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Walk This Way: Estimating Impacts of Walk in Centres at Hospital Emergency Departments in the English National Health Service

Edward Pinchbeck

SERC Discussion Papers from Spatial Economics Research Centre, LSE

Abstract: In publicly funded health care systems policy-makers face a dilemma: placing low acuity emergency care services outside hospitals may widen access to care and divert patients from making costly hospital visits, but may also attract new patients that have little need for medical care. Using detailed information contained in hospital records, I evaluate the impacts of one type of low acuity service - Walk in Centres (WiCs) in the English National Health Service (NHS) - relying on timing differences in the deployment of a single wave of services and restricting attention to places where new facilities opened to mitigate endogeneity concerns. Results indicate that WiCs have significantly reduced attendances at hospital Emergency Departments in places close by, but suggest that only between 10-20% of patients seen at hospital-based WiCs and between 5-10% patients seen at other WiCs were diverted from the more costly high acuity facilities at hospitals.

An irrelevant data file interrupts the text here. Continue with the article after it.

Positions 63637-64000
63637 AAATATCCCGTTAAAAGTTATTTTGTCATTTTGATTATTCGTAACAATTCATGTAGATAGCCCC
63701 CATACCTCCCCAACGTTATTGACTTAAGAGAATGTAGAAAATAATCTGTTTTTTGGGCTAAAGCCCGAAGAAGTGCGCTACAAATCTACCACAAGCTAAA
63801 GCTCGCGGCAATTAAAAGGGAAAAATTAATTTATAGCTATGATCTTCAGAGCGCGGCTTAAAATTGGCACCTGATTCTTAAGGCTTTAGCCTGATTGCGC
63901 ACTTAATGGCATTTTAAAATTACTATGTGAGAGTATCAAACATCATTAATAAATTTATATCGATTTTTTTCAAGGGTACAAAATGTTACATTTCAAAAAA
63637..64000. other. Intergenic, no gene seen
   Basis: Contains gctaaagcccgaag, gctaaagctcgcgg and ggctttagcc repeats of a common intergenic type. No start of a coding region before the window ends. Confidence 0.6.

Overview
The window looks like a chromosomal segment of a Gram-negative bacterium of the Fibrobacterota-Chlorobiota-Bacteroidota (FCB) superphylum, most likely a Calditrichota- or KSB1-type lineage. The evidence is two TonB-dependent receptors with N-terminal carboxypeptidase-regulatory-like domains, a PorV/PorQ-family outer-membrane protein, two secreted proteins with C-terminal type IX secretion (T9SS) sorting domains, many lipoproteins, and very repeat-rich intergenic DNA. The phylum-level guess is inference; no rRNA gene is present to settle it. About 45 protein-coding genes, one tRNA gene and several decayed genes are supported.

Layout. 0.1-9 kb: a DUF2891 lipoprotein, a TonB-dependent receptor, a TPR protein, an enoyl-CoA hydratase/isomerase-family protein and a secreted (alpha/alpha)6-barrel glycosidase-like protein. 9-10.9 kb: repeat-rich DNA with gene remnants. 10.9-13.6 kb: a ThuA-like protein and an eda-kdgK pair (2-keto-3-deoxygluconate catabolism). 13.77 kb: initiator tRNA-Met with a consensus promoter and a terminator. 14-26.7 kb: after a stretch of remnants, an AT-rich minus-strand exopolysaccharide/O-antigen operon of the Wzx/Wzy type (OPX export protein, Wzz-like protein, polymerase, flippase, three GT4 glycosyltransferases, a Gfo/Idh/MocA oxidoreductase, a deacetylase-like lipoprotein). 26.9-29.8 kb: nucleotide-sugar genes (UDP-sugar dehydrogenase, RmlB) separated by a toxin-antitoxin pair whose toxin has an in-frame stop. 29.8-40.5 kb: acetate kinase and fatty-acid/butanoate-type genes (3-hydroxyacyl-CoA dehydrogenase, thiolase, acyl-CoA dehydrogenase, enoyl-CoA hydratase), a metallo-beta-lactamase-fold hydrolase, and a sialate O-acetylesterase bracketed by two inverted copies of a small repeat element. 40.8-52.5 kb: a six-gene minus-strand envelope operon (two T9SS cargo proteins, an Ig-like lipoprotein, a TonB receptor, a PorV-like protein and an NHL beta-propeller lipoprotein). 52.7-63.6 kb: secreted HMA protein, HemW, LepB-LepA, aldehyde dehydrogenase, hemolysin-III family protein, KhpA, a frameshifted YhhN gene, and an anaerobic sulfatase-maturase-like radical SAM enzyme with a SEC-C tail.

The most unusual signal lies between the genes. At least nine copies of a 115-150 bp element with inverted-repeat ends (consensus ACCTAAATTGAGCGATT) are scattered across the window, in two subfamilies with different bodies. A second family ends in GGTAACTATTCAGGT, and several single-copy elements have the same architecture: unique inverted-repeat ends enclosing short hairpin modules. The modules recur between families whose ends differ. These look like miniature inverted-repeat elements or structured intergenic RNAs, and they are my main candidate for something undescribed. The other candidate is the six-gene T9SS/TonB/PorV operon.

Keywords: Emergency care; primary care; Walk in Centres (search for similar items in EconPapers)
JEL-codes: R53 I11 C23 (search for similar items in EconPapers)
New Economics Papers: this item is included in nep-hea
Date: 2014-12
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Working Paper: Walk this way: estimating impacts of Walk in Centres at hospital emergency departments in the English National Health Service (2014) Downloads
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